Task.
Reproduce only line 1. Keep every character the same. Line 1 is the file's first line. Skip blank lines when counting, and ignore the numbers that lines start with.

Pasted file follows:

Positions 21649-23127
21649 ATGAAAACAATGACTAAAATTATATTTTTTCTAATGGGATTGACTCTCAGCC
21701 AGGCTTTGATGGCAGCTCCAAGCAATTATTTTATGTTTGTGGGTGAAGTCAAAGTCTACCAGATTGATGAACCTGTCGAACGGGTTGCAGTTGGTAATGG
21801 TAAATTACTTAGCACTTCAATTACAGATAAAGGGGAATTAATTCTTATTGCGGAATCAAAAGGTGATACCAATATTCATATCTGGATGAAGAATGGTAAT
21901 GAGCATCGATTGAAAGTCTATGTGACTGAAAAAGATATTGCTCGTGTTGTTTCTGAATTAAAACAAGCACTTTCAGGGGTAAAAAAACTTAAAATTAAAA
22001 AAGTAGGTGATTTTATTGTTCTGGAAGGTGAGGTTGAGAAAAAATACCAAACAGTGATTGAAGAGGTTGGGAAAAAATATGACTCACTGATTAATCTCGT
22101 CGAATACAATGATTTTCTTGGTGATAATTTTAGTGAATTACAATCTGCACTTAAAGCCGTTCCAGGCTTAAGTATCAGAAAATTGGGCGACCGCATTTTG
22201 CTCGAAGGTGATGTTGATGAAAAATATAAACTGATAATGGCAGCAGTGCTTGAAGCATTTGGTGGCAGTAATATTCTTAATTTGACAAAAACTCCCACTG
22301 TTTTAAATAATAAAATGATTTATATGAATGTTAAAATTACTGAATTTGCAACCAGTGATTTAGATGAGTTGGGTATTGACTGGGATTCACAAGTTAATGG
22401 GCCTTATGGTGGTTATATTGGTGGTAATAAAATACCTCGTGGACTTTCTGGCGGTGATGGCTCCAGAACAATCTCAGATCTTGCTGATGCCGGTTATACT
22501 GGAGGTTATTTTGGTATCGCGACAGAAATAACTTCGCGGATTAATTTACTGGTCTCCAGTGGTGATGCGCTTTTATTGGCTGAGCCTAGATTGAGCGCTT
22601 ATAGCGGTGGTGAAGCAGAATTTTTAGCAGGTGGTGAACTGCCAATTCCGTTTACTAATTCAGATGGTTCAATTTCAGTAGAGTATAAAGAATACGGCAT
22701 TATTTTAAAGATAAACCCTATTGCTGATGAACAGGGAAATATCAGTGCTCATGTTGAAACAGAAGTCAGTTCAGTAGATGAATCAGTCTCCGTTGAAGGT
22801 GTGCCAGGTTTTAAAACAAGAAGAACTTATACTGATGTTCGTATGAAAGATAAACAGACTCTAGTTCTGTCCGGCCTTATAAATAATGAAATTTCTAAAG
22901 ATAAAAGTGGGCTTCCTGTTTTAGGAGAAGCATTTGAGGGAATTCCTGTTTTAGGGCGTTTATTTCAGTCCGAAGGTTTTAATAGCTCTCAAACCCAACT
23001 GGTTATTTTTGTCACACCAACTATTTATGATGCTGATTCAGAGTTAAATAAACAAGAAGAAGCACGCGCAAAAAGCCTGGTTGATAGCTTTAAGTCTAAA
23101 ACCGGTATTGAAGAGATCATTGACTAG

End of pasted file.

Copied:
Positions 21649-23127